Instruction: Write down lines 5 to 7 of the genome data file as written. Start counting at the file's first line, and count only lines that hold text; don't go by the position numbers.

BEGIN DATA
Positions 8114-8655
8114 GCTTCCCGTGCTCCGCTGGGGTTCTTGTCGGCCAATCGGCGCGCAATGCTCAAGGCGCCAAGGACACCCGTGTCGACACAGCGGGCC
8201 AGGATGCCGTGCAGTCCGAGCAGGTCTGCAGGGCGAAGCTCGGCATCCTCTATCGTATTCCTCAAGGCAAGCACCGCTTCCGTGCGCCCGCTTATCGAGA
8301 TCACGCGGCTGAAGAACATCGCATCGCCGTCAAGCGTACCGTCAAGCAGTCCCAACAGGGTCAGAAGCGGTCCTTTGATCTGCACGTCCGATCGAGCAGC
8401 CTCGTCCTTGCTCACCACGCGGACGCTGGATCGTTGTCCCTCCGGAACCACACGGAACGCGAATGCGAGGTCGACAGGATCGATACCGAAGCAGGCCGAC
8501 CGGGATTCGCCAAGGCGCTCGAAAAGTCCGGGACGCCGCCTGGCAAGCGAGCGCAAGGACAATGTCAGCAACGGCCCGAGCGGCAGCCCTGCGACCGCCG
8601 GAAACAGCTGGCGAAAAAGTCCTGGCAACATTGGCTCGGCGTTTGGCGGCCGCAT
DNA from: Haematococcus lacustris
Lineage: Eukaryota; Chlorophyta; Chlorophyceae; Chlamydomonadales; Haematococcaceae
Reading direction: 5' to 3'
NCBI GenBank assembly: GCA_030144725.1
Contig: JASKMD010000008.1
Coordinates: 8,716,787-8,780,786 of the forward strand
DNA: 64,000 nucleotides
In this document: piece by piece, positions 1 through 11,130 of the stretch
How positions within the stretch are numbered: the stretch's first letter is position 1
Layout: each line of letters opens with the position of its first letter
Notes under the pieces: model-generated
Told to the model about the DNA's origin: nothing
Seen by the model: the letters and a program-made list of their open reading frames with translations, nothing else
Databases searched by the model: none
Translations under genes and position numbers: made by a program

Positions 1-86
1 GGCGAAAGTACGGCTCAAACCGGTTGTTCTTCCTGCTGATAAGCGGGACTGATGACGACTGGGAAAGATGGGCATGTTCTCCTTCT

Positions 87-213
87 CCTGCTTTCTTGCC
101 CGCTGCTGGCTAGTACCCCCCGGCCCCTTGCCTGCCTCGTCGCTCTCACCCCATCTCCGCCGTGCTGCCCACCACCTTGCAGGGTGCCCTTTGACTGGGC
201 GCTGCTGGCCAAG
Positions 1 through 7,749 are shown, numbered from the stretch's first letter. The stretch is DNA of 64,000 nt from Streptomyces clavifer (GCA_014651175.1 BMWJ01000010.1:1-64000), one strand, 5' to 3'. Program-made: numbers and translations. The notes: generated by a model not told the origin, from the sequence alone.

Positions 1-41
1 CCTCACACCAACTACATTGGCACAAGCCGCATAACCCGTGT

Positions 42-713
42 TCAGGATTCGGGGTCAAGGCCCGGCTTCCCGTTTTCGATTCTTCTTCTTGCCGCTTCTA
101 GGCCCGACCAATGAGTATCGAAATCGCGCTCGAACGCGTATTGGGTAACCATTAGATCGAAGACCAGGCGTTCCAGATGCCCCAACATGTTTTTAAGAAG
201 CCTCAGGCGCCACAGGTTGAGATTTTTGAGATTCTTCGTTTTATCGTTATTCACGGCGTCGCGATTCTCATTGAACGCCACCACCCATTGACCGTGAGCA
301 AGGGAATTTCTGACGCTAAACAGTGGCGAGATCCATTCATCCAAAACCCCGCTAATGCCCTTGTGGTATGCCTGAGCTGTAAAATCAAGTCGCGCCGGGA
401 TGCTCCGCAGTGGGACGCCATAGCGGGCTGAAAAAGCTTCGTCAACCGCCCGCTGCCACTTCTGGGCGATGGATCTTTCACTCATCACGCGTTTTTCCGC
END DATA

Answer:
8401 CTCGTCCTTGCTCACCACGCGGACGCTGGATCGTTGTCCCTCCGGAACCACACGGAACGCGAATGCGAGGTCGACAGGATCGATACCGAAGCAGGCCGAC
8501 CGGGATTCGCCAAGGCGCTCGAAAAGTCCGGGACGCCGCCTGGCAAGCGAGCGCAAGGACAATGTCAGCAACGGCCCGAGCGGCAGCCCTGCGACCGCCG
8601 GAAACAGCTGGCGAAAAAGTCCTGGCAACATTGGCTCGGCGTTTGGCGGCCGCAT